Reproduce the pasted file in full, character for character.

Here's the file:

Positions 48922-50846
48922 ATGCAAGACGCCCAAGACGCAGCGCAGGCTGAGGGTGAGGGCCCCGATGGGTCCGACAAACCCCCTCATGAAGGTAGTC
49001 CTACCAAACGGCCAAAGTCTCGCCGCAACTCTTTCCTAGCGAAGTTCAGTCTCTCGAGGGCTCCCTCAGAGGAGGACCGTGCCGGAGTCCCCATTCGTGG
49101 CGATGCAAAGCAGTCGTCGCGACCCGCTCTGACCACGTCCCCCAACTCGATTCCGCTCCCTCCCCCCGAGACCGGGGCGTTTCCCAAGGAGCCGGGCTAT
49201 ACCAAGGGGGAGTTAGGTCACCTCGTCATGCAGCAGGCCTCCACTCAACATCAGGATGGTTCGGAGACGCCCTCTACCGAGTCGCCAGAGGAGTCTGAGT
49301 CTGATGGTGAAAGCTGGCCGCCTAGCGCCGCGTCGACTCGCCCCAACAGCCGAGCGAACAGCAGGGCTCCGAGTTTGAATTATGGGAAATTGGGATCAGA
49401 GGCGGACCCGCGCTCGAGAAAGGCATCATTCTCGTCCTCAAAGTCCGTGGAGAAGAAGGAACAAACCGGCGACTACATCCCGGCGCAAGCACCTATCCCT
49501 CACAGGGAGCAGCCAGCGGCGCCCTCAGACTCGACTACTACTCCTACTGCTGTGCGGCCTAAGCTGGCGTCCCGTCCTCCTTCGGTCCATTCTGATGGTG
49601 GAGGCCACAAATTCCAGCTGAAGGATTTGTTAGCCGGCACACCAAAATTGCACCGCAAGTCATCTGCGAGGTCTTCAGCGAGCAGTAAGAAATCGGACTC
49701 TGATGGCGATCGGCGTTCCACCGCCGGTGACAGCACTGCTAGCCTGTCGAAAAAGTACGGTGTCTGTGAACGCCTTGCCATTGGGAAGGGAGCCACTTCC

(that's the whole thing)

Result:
Positions 48922-50846
48922 ATGCAAGACGCCCAAGACGCAGCGCAGGCTGAGGGTGAGGGCCCCGATGGGTCCGACAAACCCCCTCATGAAGGTAGTC
49001 CTACCAAACGGCCAAAGTCTCGCCGCAACTCTTTCCTAGCGAAGTTCAGTCTCTCGAGGGCTCCCTCAGAGGAGGACCGTGCCGGAGTCCCCATTCGTGG
49101 CGATGCAAAGCAGTCGTCGCGACCCGCTCTGACCACGTCCCCCAACTCGATTCCGCTCCCTCCCCCCGAGACCGGGGCGTTTCCCAAGGAGCCGGGCTAT
49201 ACCAAGGGGGAGTTAGGTCACCTCGTCATGCAGCAGGCCTCCACTCAACATCAGGATGGTTCGGAGACGCCCTCTACCGAGTCGCCAGAGGAGTCTGAGT
49301 CTGATGGTGAAAGCTGGCCGCCTAGCGCCGCGTCGACTCGCCCCAACAGCCGAGCGAACAGCAGGGCTCCGAGTTTGAATTATGGGAAATTGGGATCAGA
49401 GGCGGACCCGCGCTCGAGAAAGGCATCATTCTCGTCCTCAAAGTCCGTGGAGAAGAAGGAACAAACCGGCGACTACATCCCGGCGCAAGCACCTATCCCT
49501 CACAGGGAGCAGCCAGCGGCGCCCTCAGACTCGACTACTACTCCTACTGCTGTGCGGCCTAAGCTGGCGTCCCGTCCTCCTTCGGTCCATTCTGATGGTG
49601 GAGGCCACAAATTCCAGCTGAAGGATTTGTTAGCCGGCACACCAAAATTGCACCGCAAGTCATCTGCGAGGTCTTCAGCGAGCAGTAAGAAATCGGACTC
49701 TGATGGCGATCGGCGTTCCACCGCCGGTGACAGCACTGCTAGCCTGTCGAAAAAGTACGGTGTCTGTGAACGCCTTGCCATTGGGAAGGGAGCCACTTCC